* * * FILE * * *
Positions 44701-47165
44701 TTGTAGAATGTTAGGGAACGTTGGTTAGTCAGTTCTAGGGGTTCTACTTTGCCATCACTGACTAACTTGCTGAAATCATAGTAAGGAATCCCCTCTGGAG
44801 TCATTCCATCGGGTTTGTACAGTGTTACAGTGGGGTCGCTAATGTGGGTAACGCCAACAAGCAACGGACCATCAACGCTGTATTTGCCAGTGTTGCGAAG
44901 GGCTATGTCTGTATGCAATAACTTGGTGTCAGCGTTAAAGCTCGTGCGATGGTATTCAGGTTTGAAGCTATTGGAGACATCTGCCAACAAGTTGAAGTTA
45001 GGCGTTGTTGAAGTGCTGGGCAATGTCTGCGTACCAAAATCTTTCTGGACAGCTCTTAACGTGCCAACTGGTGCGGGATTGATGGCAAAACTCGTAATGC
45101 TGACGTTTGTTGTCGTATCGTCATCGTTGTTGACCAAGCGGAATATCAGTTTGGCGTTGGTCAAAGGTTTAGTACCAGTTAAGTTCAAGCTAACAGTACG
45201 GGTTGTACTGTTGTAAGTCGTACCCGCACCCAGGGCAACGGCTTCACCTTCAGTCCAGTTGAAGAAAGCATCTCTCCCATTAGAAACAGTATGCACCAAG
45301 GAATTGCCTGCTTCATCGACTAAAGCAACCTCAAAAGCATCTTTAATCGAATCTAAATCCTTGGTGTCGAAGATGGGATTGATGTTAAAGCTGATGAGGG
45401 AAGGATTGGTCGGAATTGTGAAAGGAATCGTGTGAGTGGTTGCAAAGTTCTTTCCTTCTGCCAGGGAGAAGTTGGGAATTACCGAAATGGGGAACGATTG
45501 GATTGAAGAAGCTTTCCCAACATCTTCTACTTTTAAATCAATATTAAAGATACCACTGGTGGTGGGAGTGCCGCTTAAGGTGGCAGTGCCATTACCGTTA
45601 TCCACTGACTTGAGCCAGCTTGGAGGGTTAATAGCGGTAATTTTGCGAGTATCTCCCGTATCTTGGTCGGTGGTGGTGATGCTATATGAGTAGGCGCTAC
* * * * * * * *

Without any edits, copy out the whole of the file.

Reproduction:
Positions 44701-47165
44701 TTGTAGAATGTTAGGGAACGTTGGTTAGTCAGTTCTAGGGGTTCTACTTTGCCATCACTGACTAACTTGCTGAAATCATAGTAAGGAATCCCCTCTGGAG
44801 TCATTCCATCGGGTTTGTACAGTGTTACAGTGGGGTCGCTAATGTGGGTAACGCCAACAAGCAACGGACCATCAACGCTGTATTTGCCAGTGTTGCGAAG
44901 GGCTATGTCTGTATGCAATAACTTGGTGTCAGCGTTAAAGCTCGTGCGATGGTATTCAGGTTTGAAGCTATTGGAGACATCTGCCAACAAGTTGAAGTTA
45001 GGCGTTGTTGAAGTGCTGGGCAATGTCTGCGTACCAAAATCTTTCTGGACAGCTCTTAACGTGCCAACTGGTGCGGGATTGATGGCAAAACTCGTAATGC
45101 TGACGTTTGTTGTCGTATCGTCATCGTTGTTGACCAAGCGGAATATCAGTTTGGCGTTGGTCAAAGGTTTAGTACCAGTTAAGTTCAAGCTAACAGTACG
45201 GGTTGTACTGTTGTAAGTCGTACCCGCACCCAGGGCAACGGCTTCACCTTCAGTCCAGTTGAAGAAAGCATCTCTCCCATTAGAAACAGTATGCACCAAG
45301 GAATTGCCTGCTTCATCGACTAAAGCAACCTCAAAAGCATCTTTAATCGAATCTAAATCCTTGGTGTCGAAGATGGGATTGATGTTAAAGCTGATGAGGG
45401 AAGGATTGGTCGGAATTGTGAAAGGAATCGTGTGAGTGGTTGCAAAGTTCTTTCCTTCTGCCAGGGAGAAGTTGGGAATTACCGAAATGGGGAACGATTG
45501 GATTGAAGAAGCTTTCCCAACATCTTCTACTTTTAAATCAATATTAAAGATACCACTGGTGGTGGGAGTGCCGCTTAAGGTGGCAGTGCCATTACCGTTA
45601 TCCACTGACTTGAGCCAGCTTGGAGGGTTAATAGCGGTAATTTTGCGAGTATCTCCCGTATCTTGGTCGGTGGTGGTGATGCTATATGAGTAGGCGCTAC